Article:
Economists differ significantly in their approach to "free market" economics -- the two poles historically represented by the U of Chicago (conservatives like Milton Friedman) and the Harvard (liberals like JK Galbraith) economics departments. But there is virtually unanimous support for "free trade" in both Chicago and Harvard. Among other things, "free trade" implies that each country should make what it can make better than anybody else in the world (i.e., more cost effectively), and that protective trade barriers like tariffs that artificially prop up inefficient industries should be removed (economists differ here on whether a gentle ramp down is better or a sharp one).

Loss of jobs should not be a concern if we have safety nets and job retraining opportunities, as we do in the US (it can be debated if it's enough). Outsourcing is a natural and healthy aspect of a dynamic economy. The US has grown rich precisely because it has continued to lose all those manufacturing jobs to Japan, China, and Taiwan over the last 50 years. This has allowed the US to move towards higher value services and the so-called knowledge economy jobs. What US shareholders / companies save by outsourcing is reinvested to create new jobs. What the rest of the world makes with their new jobs is then used to buy US products. And so on. Real "free trade" is a win-win.

This is one viewpoint I think Republicans have right and I resent the misguided Democratic populism on scaling back outsourcing. Loss of jobs in the US is ultimately good for the US and also good for the world. For years now, US unemployment has been at an optimally healthy 5% or so. The focus of liberals should really be on shoring up regulations, labor laws, retraining, and safety nets worldwide, rather than keeping people in inefficient jobs.


In an ideal world, I would be nodding in agreement with your views without any reservation. Outsourcing has indeed generated wealth in the US- the problem lies in its distribution. Whatever the increase in wealth, it hasn't been trickling down effectively to the more impoverished groups, whose incomes and standard of living has basically not changed more than a fraction of a percent. In other words, the rich get richer, the middle class and poor are stuck where they are, and it's not a pleasant place to be, especially with the rise in fuel prices and the impact it has on prices of necessities.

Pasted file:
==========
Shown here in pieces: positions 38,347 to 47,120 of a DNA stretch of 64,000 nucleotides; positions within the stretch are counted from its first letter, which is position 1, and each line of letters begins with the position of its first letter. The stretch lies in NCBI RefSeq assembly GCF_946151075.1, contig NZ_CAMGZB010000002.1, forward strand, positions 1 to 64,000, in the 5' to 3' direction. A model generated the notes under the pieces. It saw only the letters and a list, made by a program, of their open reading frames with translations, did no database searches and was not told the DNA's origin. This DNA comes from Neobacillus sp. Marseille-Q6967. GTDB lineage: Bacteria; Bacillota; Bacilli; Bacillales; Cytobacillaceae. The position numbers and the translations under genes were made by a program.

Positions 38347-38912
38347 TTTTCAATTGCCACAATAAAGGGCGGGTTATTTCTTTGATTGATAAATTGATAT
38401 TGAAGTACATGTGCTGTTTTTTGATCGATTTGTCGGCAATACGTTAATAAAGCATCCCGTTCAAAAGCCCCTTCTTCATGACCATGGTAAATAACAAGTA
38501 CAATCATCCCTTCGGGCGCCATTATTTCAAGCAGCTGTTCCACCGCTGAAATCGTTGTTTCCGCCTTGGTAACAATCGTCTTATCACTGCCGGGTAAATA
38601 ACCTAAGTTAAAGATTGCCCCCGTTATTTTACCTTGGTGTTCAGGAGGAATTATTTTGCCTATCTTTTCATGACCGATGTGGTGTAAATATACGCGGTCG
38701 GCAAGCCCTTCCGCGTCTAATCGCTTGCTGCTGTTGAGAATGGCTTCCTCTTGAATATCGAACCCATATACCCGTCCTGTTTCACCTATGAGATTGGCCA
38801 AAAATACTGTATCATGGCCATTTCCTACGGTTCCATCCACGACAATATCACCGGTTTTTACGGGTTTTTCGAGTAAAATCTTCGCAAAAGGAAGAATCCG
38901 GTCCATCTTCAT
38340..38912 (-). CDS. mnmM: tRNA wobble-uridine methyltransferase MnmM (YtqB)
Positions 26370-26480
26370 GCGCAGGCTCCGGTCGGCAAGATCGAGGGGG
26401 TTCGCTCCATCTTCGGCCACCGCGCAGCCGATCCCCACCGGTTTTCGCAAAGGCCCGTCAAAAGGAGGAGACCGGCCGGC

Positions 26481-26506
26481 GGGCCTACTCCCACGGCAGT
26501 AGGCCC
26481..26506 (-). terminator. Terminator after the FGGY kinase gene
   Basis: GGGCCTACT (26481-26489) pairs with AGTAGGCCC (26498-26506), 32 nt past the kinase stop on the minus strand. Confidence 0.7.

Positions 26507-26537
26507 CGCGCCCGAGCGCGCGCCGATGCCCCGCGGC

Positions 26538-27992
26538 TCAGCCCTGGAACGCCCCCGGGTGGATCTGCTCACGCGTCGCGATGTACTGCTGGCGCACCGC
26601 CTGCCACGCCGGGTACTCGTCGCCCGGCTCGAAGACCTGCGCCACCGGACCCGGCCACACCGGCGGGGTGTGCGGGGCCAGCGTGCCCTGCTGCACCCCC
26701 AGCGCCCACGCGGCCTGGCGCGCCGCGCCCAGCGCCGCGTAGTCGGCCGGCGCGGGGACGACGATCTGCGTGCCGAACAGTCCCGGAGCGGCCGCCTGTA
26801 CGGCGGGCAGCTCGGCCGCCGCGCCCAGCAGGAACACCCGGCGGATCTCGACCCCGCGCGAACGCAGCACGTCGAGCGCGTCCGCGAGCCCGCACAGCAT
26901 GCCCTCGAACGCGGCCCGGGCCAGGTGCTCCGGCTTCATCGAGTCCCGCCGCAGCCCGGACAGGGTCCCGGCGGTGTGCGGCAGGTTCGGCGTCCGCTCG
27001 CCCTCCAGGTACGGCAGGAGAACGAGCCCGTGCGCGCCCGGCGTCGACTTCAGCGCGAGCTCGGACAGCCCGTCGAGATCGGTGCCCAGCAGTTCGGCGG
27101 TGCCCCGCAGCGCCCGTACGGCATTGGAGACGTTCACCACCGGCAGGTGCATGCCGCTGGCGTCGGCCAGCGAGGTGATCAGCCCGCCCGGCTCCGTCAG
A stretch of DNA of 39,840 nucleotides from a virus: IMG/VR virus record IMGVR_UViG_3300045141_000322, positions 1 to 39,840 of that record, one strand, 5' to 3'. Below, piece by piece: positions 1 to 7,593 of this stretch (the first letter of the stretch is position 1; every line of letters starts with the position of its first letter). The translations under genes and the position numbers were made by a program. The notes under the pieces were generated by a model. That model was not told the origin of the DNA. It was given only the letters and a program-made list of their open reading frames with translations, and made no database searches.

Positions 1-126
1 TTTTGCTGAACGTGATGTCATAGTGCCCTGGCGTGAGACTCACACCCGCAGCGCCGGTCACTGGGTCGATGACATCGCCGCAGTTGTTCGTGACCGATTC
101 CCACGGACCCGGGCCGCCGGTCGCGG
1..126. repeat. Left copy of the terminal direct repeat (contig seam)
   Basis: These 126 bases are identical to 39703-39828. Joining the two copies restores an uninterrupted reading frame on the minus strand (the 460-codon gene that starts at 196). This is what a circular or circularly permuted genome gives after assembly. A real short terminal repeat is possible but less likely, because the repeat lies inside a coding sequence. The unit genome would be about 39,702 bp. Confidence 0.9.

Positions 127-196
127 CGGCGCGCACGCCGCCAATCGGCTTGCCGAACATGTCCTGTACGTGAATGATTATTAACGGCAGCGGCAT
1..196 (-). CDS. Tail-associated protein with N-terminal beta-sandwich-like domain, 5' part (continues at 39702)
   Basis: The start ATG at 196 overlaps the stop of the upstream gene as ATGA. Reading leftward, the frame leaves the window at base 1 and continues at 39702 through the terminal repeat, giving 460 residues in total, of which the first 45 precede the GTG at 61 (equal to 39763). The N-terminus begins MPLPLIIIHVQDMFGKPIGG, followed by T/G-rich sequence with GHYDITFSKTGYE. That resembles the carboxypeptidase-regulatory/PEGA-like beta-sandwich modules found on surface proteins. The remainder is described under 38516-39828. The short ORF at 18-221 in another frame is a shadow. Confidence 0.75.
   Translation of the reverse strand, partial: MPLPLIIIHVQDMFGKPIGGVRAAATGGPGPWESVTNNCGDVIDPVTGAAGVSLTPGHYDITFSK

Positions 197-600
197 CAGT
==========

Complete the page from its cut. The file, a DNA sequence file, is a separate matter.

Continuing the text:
Outsourcing has brought its share of 'economic blessings and dynamism' to the countries where the jobs/manufacturing has been moved, but again, this is not an unmitigated blessing, especially in the absence of safeguards and regulations to prevent exploitation of the workers, environment and other concerns.

Unfair distribution is a problem but not because of free trade: the two are independent. Both liberal and conservative economists support free trade and outsourcing (a mechanism for efficient production). But only liberal economists tend to be concerned about fair distribution (and labor laws, env. regulations, safety nets, etc.).

Even the poorest nations gain from free trade. Notice that the battle at the WTO is mainly about fairness (US disbanding its subsidies to farmers, Japan allowing greater access to US autos, China floating its currency, etc). Each nation has to then decide how much to tax their newly wealthy classes, how to distribute that tax, and what other laws to put in place. It is a legitimate argument that free trade should also include improving environmental and labor laws in all countries - else it's not a level playing field, say, for the Scandinavians. So I think liberals should push for fair distribution, better regulations, etc., while also supporting free trade and outsourcing.

Sujatha, also consider buying a SurvivaBall. :D

That is so cool, Amit! I want one, or on second thoughts I'll wait for the family edition. How come Keith Olbermann/Jon Stewart/Stephen Colbert haven't been notified of this? (Hint, hint...) If Bill Moyers can interview the YesMen, so should they.


Did you happen to catch a recent Colbert segment where he interviewed Chris Jordan whose art we had a link to in this May 2007 post? Quite goofily Colbertian.

Surprisingly enough, I did. Most days I don't watch Jon Stewart or Colbert because my husband has the TV tuned on to something else and I am usually reading by that time. But last Thursday, I was away in Galveston with a friend who is a die hard fan of the two shows. So I watched them with her. I did not much care for what went on between Colbert and Jordan. But later the same evening, I liked Colbert's interview on Larry King Live on the late night broadcast.

Ruchira, the Colbert-Daily Show episodes are also available on Comedy Central's website.